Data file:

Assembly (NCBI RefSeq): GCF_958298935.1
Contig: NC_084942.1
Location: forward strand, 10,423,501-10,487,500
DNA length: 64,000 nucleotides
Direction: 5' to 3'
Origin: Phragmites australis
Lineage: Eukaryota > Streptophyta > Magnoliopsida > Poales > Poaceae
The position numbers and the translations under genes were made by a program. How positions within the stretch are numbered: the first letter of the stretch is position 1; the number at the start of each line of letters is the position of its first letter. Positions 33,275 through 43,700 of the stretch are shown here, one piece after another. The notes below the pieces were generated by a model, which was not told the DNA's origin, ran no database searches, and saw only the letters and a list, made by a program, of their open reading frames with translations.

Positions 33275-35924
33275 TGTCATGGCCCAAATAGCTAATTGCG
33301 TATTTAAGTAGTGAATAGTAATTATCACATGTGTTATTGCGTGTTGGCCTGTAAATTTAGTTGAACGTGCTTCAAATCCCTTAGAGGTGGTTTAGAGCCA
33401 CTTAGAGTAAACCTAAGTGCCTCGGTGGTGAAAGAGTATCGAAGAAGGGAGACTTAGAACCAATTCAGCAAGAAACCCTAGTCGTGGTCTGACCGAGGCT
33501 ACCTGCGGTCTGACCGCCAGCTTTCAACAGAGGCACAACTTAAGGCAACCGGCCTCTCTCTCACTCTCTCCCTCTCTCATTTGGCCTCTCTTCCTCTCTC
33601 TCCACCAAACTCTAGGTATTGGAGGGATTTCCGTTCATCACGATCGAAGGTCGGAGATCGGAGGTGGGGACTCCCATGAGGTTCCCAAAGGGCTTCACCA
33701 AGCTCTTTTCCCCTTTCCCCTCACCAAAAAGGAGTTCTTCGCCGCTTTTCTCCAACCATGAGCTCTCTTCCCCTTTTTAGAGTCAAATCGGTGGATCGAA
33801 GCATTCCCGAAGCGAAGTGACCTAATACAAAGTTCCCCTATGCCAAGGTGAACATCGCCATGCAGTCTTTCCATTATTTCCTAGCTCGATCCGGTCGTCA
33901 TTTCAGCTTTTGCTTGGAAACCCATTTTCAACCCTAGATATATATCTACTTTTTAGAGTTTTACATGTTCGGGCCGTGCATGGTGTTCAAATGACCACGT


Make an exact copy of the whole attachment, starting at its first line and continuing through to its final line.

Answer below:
Assembly (NCBI RefSeq): GCF_958298935.1
Contig: NC_084942.1
Location: forward strand, 10,423,501-10,487,500
DNA length: 64,000 nucleotides
Direction: 5' to 3'
Origin: Phragmites australis
Lineage: Eukaryota > Streptophyta > Magnoliopsida > Poales > Poaceae
The position numbers and the translations under genes were made by a program. How positions within the stretch are numbered: the first letter of the stretch is position 1; the number at the start of each line of letters is the position of its first letter. Positions 33,275 through 43,700 of the stretch are shown here, one piece after another. The notes below the pieces were generated by a model, which was not told the DNA's origin, ran no database searches, and saw only the letters and a list, made by a program, of their open reading frames with translations.

Positions 33275-35924
33275 TGTCATGGCCCAAATAGCTAATTGCG
33301 TATTTAAGTAGTGAATAGTAATTATCACATGTGTTATTGCGTGTTGGCCTGTAAATTTAGTTGAACGTGCTTCAAATCCCTTAGAGGTGGTTTAGAGCCA
33401 CTTAGAGTAAACCTAAGTGCCTCGGTGGTGAAAGAGTATCGAAGAAGGGAGACTTAGAACCAATTCAGCAAGAAACCCTAGTCGTGGTCTGACCGAGGCT
33501 ACCTGCGGTCTGACCGCCAGCTTTCAACAGAGGCACAACTTAAGGCAACCGGCCTCTCTCTCACTCTCTCCCTCTCTCATTTGGCCTCTCTTCCTCTCTC
33601 TCCACCAAACTCTAGGTATTGGAGGGATTTCCGTTCATCACGATCGAAGGTCGGAGATCGGAGGTGGGGACTCCCATGAGGTTCCCAAAGGGCTTCACCA
33701 AGCTCTTTTCCCCTTTCCCCTCACCAAAAAGGAGTTCTTCGCCGCTTTTCTCCAACCATGAGCTCTCTTCCCCTTTTTAGAGTCAAATCGGTGGATCGAA
33801 GCATTCCCGAAGCGAAGTGACCTAATACAAAGTTCCCCTATGCCAAGGTGAACATCGCCATGCAGTCTTTCCATTATTTCCTAGCTCGATCCGGTCGTCA
33901 TTTCAGCTTTTGCTTGGAAACCCATTTTCAACCCTAGATATATATCTACTTTTTAGAGTTTTACATGTTCGGGCCGTGCATGGTGTTCAAATGACCACGT